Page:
#define POINT_H
* File: Point.h
* Last Modified: January 31, 2000
* Topic: Modules, Separate Compilation, Using Make Files
* ----------------------------------------------------------------

#include // one of two
using namespace std; // two of two, yay!

class Point
Point(int xval, int yval);
void move(int dx, int dy);
int get_x() const;
int get_y() const;

int x;
int y;


otherwise you will get the error:
g++ -c -o main.o main.cpp
In file included from Rectangle.h:13,
from main.cpp:9:
Point.h:13: error: redefinition of 'class Point'
Point.h:14: error: previous definition of 'class Point'

The files you download are: main.cpp, Makefile, Point.cpp, Point.h, Rectangle.cpp, Rectangle.h

and the Makefile looks like this:

# Makefile for Separate Compilation Example

# *****************************************************
# Parameters to control Makefile operation

CXX = g++

# ****************************************************
# Entries to bring the executable up to date

main: main.o Point.o Rectangle.o
$(CXX) $(CXXFLAGS) -o main main.o Point.o Rectangle.o

main.o: Point.h Rectangle.h

Point.o: Point.h

Rectangle.o: Rectangle.h Point.h

after running the make command you will have a bunch of object files (.o) and an executable. If you edit Rectangle.cpp and run make again then only Rectangle.o needs to be made again. The programs fragments of binary are linked by the .h header files.

if you run without preventing the multiple inclusion you get this error:

$ make
g++ -c -o main.o main.cpp
In file included from Rectangle.h:13,
from main.cpp:9:
Point.h:13: error: redefinition of ‘class Point’
Point.h:14: error: previous definition of ‘class Point’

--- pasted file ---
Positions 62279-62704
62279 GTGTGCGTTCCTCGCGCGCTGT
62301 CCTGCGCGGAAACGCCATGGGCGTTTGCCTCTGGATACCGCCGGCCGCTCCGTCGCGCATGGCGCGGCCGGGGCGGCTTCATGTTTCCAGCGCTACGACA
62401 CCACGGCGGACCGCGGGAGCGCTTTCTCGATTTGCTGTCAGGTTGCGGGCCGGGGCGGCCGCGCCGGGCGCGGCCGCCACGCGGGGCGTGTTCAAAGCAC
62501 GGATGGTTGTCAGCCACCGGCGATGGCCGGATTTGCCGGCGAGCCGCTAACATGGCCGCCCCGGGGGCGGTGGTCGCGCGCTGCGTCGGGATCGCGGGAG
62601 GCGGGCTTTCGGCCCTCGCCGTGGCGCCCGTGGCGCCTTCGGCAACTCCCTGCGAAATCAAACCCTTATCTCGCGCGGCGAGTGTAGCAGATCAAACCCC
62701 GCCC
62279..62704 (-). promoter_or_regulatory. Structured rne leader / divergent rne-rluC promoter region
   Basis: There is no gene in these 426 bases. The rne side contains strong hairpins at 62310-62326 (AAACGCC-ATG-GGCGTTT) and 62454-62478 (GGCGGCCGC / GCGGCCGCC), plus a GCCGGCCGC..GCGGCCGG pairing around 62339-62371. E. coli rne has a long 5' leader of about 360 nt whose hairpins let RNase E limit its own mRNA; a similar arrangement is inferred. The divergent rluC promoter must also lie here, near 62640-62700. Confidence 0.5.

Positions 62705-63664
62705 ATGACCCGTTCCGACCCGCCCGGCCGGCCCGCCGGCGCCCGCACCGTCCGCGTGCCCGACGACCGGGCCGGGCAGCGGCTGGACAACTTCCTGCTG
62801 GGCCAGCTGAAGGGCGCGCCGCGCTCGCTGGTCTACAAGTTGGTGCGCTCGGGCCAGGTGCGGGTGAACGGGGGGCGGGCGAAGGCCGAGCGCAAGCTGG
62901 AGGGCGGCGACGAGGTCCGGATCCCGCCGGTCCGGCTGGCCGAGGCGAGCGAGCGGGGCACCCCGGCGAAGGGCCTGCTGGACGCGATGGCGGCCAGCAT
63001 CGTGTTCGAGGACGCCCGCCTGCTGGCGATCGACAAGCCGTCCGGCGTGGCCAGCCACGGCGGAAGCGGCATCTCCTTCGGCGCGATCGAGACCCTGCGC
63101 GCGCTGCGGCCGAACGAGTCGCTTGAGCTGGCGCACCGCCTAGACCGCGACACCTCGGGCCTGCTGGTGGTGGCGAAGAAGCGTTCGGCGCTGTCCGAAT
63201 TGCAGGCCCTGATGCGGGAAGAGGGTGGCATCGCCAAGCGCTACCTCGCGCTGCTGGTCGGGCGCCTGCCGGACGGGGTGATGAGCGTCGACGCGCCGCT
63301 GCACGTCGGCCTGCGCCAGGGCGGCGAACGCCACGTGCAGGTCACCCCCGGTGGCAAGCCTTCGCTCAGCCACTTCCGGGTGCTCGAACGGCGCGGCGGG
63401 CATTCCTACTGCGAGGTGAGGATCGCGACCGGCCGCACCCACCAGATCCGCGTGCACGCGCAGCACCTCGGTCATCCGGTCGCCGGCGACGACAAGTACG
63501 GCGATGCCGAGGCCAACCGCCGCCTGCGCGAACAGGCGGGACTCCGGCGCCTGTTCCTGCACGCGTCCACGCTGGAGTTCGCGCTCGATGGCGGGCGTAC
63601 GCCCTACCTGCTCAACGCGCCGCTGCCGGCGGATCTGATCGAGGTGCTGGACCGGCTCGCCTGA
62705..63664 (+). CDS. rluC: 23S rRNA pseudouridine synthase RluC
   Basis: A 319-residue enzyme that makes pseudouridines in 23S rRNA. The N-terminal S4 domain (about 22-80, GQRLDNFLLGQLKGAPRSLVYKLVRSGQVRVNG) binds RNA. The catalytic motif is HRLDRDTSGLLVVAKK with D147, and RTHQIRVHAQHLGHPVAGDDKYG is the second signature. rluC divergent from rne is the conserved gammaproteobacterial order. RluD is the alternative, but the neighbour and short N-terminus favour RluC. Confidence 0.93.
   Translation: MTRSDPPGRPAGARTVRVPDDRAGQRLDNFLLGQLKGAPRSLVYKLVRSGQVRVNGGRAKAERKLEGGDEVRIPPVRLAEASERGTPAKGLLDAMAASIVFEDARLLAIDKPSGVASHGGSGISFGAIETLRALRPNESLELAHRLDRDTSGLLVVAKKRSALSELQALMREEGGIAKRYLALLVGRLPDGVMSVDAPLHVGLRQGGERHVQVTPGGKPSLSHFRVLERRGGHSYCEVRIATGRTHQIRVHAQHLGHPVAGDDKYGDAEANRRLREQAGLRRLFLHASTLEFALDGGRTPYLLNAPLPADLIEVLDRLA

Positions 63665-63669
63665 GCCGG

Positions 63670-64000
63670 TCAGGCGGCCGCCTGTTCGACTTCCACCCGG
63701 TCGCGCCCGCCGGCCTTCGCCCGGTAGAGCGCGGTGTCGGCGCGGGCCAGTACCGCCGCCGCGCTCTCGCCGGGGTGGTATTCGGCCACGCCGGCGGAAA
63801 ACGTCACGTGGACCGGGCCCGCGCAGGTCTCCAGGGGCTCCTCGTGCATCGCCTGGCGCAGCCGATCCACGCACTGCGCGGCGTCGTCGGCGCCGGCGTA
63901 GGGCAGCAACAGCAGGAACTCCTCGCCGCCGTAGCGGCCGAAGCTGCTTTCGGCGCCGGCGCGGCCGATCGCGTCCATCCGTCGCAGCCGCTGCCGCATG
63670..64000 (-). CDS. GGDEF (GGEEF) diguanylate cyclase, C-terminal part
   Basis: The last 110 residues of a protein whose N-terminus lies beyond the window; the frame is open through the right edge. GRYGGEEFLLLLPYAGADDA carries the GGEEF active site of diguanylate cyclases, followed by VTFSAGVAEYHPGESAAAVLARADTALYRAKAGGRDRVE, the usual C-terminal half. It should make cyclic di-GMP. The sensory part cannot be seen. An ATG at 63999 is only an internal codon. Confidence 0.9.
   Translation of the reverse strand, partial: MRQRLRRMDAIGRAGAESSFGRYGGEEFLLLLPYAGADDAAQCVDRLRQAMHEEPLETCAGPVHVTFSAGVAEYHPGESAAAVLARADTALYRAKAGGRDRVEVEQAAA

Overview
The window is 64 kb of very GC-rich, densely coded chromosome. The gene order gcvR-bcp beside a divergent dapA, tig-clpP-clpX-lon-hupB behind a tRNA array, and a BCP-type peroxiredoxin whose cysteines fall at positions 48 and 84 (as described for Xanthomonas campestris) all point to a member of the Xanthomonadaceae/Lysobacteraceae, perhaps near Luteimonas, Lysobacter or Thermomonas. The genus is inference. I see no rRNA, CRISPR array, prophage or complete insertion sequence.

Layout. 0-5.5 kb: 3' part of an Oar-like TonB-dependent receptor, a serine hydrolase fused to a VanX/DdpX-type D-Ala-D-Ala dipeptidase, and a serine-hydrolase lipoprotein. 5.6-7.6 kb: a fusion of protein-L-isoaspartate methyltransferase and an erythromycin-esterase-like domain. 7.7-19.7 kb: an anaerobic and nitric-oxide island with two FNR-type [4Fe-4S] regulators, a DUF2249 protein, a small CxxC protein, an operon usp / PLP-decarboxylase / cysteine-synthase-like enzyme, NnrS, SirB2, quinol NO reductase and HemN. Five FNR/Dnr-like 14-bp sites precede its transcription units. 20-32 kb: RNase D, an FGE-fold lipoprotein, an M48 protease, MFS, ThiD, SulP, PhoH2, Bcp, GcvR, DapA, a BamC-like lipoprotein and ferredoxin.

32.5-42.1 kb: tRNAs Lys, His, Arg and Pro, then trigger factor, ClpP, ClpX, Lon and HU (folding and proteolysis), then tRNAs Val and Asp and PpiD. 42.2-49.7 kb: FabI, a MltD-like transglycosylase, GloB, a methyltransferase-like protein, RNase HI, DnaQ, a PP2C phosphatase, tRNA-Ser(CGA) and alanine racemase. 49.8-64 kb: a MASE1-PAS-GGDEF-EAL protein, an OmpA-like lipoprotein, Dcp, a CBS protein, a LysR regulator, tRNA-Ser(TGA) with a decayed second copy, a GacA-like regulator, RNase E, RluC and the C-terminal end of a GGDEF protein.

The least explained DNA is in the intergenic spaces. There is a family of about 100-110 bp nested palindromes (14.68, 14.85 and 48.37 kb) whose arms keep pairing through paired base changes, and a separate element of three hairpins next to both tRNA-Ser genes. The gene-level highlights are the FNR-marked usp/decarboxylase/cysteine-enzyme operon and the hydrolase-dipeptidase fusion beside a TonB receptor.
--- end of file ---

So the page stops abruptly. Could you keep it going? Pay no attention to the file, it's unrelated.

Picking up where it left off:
make: *** [main.o] Error 1

After correction you get this:

$ make
g++ -c -o main.o main.cpp
g++ -c -o Point.o Point.cpp
g++ -c -o Rectangle.o Rectangle.cpp
g++ -o main main.o Point.o Rectangle.o

Edit Rectangle.cpp and run again; (e.g. open and save to update time, or just type “touch Rectangle.cpp“.

e$ make
g++ -c -o Rectangle.o Rectangle.cpp
g++ -o main main.o Point.o Rectangle.o

My first g++/cpp program

test.cpp is a text file containing:


using namespace std;
int main()
cout<<"test test"<<endl;
return 0;

This is compiled using the command:
g++ -o test test.cpp


One tool I picked up from Clive Page’s Page on Fortran was ftnchek. This program is a static analyser. It enables checking or Fortran77 for semantic errors (rather than syntax errors), which usually aren’t reported by compilers. Once a Program compiles you can check for syntax errors by running ftnchek program.f

I found most of my errors are of this type.

    189             XTO400=XTO400+0.0001
Warning near line 189 col 26 file mucg83.f: promotion may not give desired
 precision: dble XTO400 + real const 0.0001

What I should have written is


Which means the fortran compiler knows the number involved is meant to be used in double precision. Since there is really no cost penalty to using ‘double’ precision rather than ‘single’ precision used with ‘Real’ numbers – and this might change depending on compiler.

I found the static analyser to be very useful for finding unused parts of a program, this might be useful to find errors, if you think those parts of the code are meant to do something! Or in cleaning up the code after making changes.

ftnchek can be downloaded from the ftnchek developers website, or installed in debian from the program repositories using apt-get, dselect or aptitude, etc.

ftnchek --version
FTNCHEK Version 3.3 November 2004 Patch Level 1